Journal of Banking & Finance 36 (2012) 2216–2232
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Journal of Banking & Finance
journal homepage: www.elsevier.com/locate/jbf
Are corporate bond market returns predictable?
Yongmiao Hong a,b, Hai Lin c,d, Chunchi Wu e,⇑
Department of Economics, Cornell University, Ithaca, NY 14853, USA Wang Yanan Institute for Studies in Economics and MOE Key Laboratory in Econometrics, Xiamen University, Xiamen 361005, China c Department of Accountancy and Finance, University of Otago, Dunedin 9054, New Zealand d School of Economics and Finance, Victoria University of Wellington, Wellington 6140, New Zealand e School of Management, State University of New York at Buffalo, Buffalo, NY 14260, USA b
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This paper examines the predictability of corporate bond returns using the transaction-based index data for the period from October 1, 2002 to December 31, 2010. We ﬁnd evidence of signiﬁcant serial and cross-serial dependence in daily investment-grade and high-yield bond returns. The serial dependence exhibits a complex nonlinear structure. Both investment-grade and high-yield bond returns can be predicted by past stock market returns in-sample and out-of-sample, and the predictive relation is much stronger between stocks and high-yield bonds. By contrast, there is little evidence that stock returns can be predicted by past bond returns. These ﬁndings are robust to various model speciﬁcations and test methods, and provide important implications for modeling the term structure of defaultable bonds. Ó 2012 Elsevier B.V. All rights reserved.
Article history: Received 8 July 2011 Accepted 1 April 2012 Available online 6 April 2012 JEL classiﬁcation: G12 G14 G17 Keywords: Return predictability Generalized spectrum Autocorrelation Causality Nonlinearity Bond pricing Market efﬁciency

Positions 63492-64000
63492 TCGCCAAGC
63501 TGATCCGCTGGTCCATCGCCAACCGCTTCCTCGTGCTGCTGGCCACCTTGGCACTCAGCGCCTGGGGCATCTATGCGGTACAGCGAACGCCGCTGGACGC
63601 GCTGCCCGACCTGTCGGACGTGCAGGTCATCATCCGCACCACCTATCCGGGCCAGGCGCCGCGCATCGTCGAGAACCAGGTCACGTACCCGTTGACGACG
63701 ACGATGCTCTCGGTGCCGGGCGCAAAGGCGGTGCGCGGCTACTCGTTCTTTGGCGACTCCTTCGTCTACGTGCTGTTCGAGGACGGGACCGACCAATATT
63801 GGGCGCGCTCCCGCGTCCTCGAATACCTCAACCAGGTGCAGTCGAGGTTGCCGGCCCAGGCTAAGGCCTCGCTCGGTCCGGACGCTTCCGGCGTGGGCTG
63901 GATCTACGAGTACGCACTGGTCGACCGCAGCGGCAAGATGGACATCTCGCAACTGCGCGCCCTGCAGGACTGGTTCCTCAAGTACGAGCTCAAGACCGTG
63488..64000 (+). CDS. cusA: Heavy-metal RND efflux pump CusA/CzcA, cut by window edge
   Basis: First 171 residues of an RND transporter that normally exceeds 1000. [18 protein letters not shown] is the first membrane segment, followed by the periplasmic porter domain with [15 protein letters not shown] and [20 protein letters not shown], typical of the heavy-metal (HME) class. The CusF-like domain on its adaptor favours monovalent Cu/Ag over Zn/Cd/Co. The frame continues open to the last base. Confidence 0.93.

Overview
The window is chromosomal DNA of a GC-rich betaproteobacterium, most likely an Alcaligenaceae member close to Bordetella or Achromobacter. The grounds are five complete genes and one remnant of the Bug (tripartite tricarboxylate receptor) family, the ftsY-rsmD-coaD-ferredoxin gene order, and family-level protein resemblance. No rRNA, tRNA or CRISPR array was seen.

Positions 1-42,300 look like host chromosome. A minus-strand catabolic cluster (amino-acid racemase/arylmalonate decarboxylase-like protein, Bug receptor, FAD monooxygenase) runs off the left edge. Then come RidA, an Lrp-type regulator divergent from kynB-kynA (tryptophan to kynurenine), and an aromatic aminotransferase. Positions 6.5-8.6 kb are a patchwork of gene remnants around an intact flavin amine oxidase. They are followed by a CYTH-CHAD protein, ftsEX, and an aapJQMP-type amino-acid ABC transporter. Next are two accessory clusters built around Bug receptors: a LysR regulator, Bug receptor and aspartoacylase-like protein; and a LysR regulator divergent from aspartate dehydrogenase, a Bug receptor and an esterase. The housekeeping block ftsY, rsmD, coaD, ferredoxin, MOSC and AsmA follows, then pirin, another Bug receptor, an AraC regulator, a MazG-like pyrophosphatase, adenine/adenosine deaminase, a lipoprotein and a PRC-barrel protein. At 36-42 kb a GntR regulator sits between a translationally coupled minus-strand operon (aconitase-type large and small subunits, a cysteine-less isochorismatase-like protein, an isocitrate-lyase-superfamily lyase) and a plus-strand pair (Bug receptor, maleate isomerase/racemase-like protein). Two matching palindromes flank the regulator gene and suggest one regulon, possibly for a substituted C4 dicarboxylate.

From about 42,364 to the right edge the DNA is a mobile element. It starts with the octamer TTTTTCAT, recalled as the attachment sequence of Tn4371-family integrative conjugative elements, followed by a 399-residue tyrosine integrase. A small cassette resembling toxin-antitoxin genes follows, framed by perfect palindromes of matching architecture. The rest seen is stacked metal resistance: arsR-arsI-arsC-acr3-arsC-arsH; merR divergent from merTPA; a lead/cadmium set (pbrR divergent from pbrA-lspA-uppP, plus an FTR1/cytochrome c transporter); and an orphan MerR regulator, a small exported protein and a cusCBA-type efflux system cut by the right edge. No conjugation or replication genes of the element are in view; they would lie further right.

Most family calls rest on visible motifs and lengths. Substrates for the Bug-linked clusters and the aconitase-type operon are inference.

1. Introduction One of the most enduring issues in ﬁnance and economics is the question of whether returns on risky assets are predictable. This important issue has been the focus of an extensive literature on asset prices dating back more than a century. Despite an enormous amount of past efforts, whether future asset price changes can be meaningfully predicted is still a subject of ongoing debates and intensive empirical research (see, for example, Ang and Bekaert, 2007; Campbell and Thompson, 2008; Welch and Goyal, 2008; Rapach et al., 2010; Sekkel, 2011).1 The literature of asset return predictability has focused on the stock market. There is substantial evidence that stock returns are predictable, either by past price changes or economic variables (see Campbell et al., 1997; Ang and Bekaert, 2007; Campbell and Thompson, 2008; Rapach et al., 2010). Recent efforts have been directed to identifying the predictive components of asset returns at different return horizons, evaluating the predictive power of ⇑ Corresponding author. Tel.: +1 716 645 0448; fax: +1 716 645 3823. E-mail addresses: email@example.com (Y. Hong), firstname.lastname@example.org (H. Lin), email@example.com (C. Wu). 1 See also Kessler and Scherer (2009) and Fan et al. (2012). 0378-4266/$ - see front matter Ó 2012 Elsevier B.V. All rights reserved. http://dx.doi.org/10.1016/j.jbankﬁn.2012.04.001
predictors using more robust tests, and determining how much predictability is compatible with efﬁciency consistent with risk-based asset pricing models. Notwithstanding extensive research on equity return predictability, there are only a few studies on corporate bond return predictability (see Keim and Stambaugh, 1986; Kwan, 1996; Hotchkiss and Ronen, 2002; Downing et al., 2009) and empirical evidence is inconclusive. Kwan (1996) shows that signiﬁcant negative contemporaneous correlation exists between returns of individual stocks and yield changes of bonds issued by the same ﬁrm, and that stock returns predict future bond yield changes. Unlike Kwan (1996) and Hotchkiss and Ronen (2002) ﬁnd that...
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